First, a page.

Chairman of the Finance Committee in Parliament, Kwaku Kwarteng, has indicated that government will through the just-presented 2022 Budget address the country’s rising debt situation, which he described as ‘chronic’ and requiring urgent measures.
According to him, interest payments on loans continue to burden the economy; hence the country’s recurring debt situation.
“How much we are spending on interest payments is a direct reflection of how we are spending money we do not have and how we are borrowing to finance that gap. This budget is seeking boldly to deal with a chronic problem that has affected Ghana’s economy for a long time,” Mr. Kwarteng stated in his contribution to the debate on the budget statement in Parliament.
Highlighting the widening gap between the country’s revenues and its expenditures, he made reference to revenues collected and interests that the country has had to pay on loans since 2006.
Narrowing down to 2020, Mr. Kwarteng noted that the Coronavirus pandemic played a major role to worsen the situation as government was forced to cater for unplanned expenditures to help fight the pandemic.
“Not only did we have to borrow to finance expenditures that we had not planned for, but because of the pandemic revenues that we had programmed into our budget just did not come because the global economy had been shut down. Every country was badly hit by that, and so was Ghana. As we can all clearly see, our debt to GDP ratio has risen – and that takes us to what we are using to service our debt in 2020 and in 2021.
“In 2020, for every GH¢100 we collected as revenue we now use GH¢45 to service our loans and pay interest on the monies we have borrowed. I am looking at the 2021 projected outturn, and this is likely to climb to GH¢47 being used to pay interest for every GH¢100 that we collect as revenue,” he noted, stressing that this is not sustainable.
He called on the House to support initiatives outlined in the budget, and approve same to enable government reverse the trend and improve the country’s economic situation.
He further noted: “I do agree that to deal with the widening gap between our revenues and our expenditures, the adverse gap should not just be on the revenue side. We also need to take steps to deal with our expenditures.
“It is the trend we have seen under previous governments, and the trend we are seeing now. Is this sustainable? Of course, it is not. And this is the reason government has taken the bold step under this budget to deal with what has been a chronic difficulty for this economy.
“That is why I invite this House to support not just the policies of this budget, but also to support the interventions within it to deal with a problem that has been bedevilling our economy in the past and present.”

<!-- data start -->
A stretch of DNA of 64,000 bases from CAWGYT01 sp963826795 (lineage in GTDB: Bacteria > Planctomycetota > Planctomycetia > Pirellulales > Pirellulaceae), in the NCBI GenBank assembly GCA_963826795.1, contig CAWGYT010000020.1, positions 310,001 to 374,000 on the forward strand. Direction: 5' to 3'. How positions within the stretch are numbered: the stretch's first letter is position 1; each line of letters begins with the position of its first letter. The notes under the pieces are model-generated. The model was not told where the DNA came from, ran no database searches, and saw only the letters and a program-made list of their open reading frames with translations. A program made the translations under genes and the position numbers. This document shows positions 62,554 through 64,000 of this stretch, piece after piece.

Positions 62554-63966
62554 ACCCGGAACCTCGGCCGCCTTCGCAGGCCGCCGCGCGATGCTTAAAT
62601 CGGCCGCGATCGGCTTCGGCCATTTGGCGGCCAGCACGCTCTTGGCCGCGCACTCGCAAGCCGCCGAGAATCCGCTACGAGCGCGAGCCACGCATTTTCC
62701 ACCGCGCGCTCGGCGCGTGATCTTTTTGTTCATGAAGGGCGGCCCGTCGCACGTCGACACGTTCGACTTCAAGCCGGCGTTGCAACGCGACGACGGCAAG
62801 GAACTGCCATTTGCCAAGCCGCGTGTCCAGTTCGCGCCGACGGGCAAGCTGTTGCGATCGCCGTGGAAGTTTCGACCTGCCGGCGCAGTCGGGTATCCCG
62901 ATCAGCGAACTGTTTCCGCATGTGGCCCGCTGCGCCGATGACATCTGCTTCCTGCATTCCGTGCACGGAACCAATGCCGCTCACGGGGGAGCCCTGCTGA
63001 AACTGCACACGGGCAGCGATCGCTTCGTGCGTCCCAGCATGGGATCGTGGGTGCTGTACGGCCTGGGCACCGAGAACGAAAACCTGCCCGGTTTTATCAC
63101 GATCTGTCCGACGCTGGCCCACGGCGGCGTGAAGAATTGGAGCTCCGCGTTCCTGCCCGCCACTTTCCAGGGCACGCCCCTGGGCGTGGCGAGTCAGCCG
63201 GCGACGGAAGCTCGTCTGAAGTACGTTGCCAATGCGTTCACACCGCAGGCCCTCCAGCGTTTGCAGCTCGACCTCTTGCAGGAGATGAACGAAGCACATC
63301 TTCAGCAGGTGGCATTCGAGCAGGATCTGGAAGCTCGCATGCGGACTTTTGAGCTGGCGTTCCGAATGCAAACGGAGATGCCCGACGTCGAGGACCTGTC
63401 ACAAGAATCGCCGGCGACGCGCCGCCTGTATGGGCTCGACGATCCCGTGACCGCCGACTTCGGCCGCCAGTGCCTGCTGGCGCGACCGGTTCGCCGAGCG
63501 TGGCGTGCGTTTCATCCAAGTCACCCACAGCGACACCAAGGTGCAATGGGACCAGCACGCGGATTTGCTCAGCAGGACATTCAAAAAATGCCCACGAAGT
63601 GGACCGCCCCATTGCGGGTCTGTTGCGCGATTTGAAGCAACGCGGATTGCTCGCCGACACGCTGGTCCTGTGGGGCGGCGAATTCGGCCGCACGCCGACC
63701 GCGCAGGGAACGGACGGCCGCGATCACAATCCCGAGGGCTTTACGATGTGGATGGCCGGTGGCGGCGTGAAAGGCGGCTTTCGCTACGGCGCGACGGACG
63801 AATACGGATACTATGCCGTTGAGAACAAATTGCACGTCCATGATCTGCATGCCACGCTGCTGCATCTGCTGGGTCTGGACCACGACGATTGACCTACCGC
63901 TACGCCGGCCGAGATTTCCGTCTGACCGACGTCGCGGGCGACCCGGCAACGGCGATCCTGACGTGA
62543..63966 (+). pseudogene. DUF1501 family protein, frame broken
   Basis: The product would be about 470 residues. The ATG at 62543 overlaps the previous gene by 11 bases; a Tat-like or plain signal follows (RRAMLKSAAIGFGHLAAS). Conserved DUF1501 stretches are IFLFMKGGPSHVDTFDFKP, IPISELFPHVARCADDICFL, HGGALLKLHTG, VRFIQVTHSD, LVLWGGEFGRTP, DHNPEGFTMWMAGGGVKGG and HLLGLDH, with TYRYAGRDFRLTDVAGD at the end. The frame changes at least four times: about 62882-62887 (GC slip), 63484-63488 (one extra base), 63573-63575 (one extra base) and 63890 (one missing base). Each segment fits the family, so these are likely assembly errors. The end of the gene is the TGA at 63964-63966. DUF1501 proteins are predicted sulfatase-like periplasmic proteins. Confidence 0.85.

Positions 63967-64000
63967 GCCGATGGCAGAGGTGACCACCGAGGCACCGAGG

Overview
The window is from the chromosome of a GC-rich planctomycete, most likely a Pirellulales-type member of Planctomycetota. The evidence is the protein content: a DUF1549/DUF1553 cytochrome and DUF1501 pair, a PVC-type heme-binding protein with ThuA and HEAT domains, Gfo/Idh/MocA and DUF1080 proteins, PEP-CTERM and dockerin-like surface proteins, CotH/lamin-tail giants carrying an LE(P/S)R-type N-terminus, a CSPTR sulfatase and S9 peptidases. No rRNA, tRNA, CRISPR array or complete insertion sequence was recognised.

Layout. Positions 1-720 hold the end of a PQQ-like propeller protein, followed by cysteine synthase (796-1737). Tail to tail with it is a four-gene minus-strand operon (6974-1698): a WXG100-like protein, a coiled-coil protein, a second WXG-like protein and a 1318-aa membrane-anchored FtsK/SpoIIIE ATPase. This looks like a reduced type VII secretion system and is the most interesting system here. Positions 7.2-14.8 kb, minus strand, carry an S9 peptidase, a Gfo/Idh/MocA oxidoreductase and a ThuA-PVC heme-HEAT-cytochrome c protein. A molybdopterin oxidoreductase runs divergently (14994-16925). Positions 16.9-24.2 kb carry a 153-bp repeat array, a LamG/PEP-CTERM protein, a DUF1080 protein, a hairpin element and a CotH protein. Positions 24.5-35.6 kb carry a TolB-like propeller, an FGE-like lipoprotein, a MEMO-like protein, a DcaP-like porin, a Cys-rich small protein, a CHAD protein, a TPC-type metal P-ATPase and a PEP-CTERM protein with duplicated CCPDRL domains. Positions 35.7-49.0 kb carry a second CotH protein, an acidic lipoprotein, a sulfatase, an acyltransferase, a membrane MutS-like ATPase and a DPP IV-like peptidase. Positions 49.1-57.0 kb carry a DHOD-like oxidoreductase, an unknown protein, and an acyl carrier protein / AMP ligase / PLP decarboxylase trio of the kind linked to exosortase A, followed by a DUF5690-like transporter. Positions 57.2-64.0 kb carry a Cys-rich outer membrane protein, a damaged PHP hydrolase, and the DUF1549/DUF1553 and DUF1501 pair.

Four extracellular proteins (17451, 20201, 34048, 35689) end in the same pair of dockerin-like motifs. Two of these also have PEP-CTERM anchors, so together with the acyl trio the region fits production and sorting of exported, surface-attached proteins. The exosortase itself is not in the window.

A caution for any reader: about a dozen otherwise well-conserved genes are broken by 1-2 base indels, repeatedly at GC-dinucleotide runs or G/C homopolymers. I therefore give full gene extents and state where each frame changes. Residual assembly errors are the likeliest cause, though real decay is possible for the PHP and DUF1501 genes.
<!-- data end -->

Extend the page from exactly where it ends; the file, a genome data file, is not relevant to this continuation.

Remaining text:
The finance minister, in the 2022 budget statement, outlined some measures to be implemented to deal with rising expenditure against the country’s revenues.
According to the budget statement, to contain expenditure and further enhance fiscal sustainability, a number of expenditure measures will be implemented in the 2022 fiscal year and the medium-term. Government will continue to safeguard integrity of the payroll system to ensure that only public sector employees properly engaged through approved channels are placed on government’s payroll.
In furtherance of this, regular payroll audits will be carried out to identify ghost and unapproved workers and then expunge their names from the payroll. Those found culpable and implicated in this unpatriotic behaviour will be brought to book and face the full rigours of applicable PFM laws. The Principal Spending Officers in charge of payroll will also be held liable for any payroll infractions.
Government has, with immediate effect, suspended the granting of approval for post-retirement contract appointments – except in cases where the skills of the retiring officer are in short supply and unavoidably needed.
Additionally, as part of the measures to preserve the credibility, integrity, and relevance of the Multi-Year Fiscal Strategy, all MDAs and MMDAs are mandated to strictly commit to their respective appropriated expenditure ceilings for obligations relating to each individual year specified in multi-year contracts.
Also, among other measures to further contain expenditures in 2022 and the medium-term, government will reinforce the policy to suspend purchases of vehicles by MDAs and MMDAs except with the express approval of the Chief of Staff based on a preapproved budget provision; and MDAs are required to use competitive methods of procurement and minimise the use of their Single Source processes to ensure value for money.